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FEATURE

January = skiing royals; October = Strictly

What would editors do without these and other hardy perennials? Liz Gerard looks at some of the nationals’ editorial short-cuts.

Liz Gerard

Posted on: 27 November 2016

 

Yummy mummies, moppets in red

Hurling snowballs, pulling sleds.

Gritters, snow ploughs, traffic jams,

Toddlers in fields of cuddly lambs.

Crowded beaches, ice-cream cones,

Office staff on mobile phones.

Giggly Glastonbury mudlarks

Frying eggs in scorching car parks.

Star’s fur-lined boots and woollen skirt,

Golden leaves at Westonbirt

Inverted brollies, jack-knifed trucks

Flooded roads with swimming ducks.

Boats on rooves and fallen trees,

How picture eds depend on these!

What do you do when there isn’t any news?

Every journalist has been asked that question, and every news editor has struggled on a “slow news day”. But, of course, there is always news. Lots of it. It’s just not necessarily the sort of news that editors believe their readers want – or would pay - to read.

Foreign stories, for example. The tabloids are reluctant to tackle anything that doesn’t involve Brits or bashing the EU, and the heavies are also wary – even when the leadership of the Western world is at stake. We may have seen a lot of Donald Trump, but there has been very little serious front-page coverage of the US presidential election.

Terrorist attacks on Western or Israeli targets command attention. Atrocities in Africa or South America do not. Nor are the papers much interested in what goes on in the Indian sub-continent or Australasia, despite the fact that millions of Britons have links with them.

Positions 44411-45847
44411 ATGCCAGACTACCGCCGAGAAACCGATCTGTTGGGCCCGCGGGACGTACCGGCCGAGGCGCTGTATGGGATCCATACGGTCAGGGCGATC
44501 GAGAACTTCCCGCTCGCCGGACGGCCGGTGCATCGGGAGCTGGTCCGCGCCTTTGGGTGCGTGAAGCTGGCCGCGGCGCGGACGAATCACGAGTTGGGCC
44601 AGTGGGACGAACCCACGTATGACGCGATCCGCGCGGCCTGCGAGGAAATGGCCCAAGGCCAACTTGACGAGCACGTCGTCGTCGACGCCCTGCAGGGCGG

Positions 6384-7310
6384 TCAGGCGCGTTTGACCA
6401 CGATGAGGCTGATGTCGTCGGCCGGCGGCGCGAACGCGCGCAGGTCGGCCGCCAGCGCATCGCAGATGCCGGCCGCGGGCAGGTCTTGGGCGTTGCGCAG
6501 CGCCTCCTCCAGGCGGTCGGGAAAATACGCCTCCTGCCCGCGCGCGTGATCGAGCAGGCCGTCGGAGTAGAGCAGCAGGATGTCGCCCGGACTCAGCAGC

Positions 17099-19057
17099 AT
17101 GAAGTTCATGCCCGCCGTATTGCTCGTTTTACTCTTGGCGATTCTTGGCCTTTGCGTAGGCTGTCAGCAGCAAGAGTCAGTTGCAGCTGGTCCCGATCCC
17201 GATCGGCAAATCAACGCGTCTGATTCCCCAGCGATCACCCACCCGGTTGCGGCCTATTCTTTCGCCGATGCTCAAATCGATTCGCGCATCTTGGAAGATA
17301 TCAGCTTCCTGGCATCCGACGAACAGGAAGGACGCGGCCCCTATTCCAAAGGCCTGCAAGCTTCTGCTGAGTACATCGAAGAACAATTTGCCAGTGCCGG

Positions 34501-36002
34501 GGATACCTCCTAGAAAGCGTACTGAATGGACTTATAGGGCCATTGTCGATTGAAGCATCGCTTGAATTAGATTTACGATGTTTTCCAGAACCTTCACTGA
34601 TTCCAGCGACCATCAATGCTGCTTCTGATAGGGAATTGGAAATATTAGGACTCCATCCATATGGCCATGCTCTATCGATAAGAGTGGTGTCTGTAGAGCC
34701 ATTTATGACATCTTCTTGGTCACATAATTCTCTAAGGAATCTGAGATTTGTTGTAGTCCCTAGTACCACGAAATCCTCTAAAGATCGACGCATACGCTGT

There are wars, famine, disasters, mass murders all over the world – we are to blame for some of them – but they tend to break through to our consciousness only when there is a compelling picture (The Times was particularly bold with its starving Yemeni picture in October). Or if there is nothing much happening at home.

Instead, the Press keeps its focus on an ever-narrowing spectrum of news, relentlessly London-centric and dominated by the Westminster bubble.

Whole websites are devoted to mocking the Daily Express’s limited agenda – the EU, migrants and benefits scroungers, miracle cures, weather, pensions and house prices - but every paper has pet subjects that it will return to if there is no must-tell live news story. These may be the result of a thought-out editorial policy or simply because there are specialists on the staff who can be relied upon to have an emergency splash in their notebook.

The Guardian goes for education, employment, economics, the environment and equality. The Times likes security issues and - even before Andrew Norfolk’s award-winning investigation into grooming gangs in Rotherham – has paid more attention than most to cases of sexual abuse. The Telegraph is strong on transport and has a better grasp of rural concerns (albeit from the Conservative landowner perspective) than any other national title.

The Mail is less concerned than the Express with pensions and the weather, but the BBC, the NHS and charities are among organisations that can be guaranteed to get it hot under the collar.

The Mirror goes big on crime and human interest, while the Sun and Star depend heavily on television and football stars.

The Star has the most discernible news cycle, which sees it through, year in, year out:

January-March:

CBB or Big Bro or BB (all shorthand for Celebrity Big Brother) race row, con, stun, fight, stars quit, shame, fix, romp shock, sex and booze orgy, finale

Killer storm (the Star is confident that a tree will fall on a car or that someone somewhere will have a heart attack or a car crash)

Big freeze

Testicle-eating fish invade

Royals go skiing

Super rats the size of toddlers invade

Cheltenham and Aintree (the splash shrinks to a couple of inches)

April-June:

BGT (Britain’s Got Talent) cheat storm, secret baby, race row, fix

New plague of giant rats

Magaluf (or other Spanish / Greek resort) Brits shame

BB returns, race attack, live sex show, shock secret, house of lust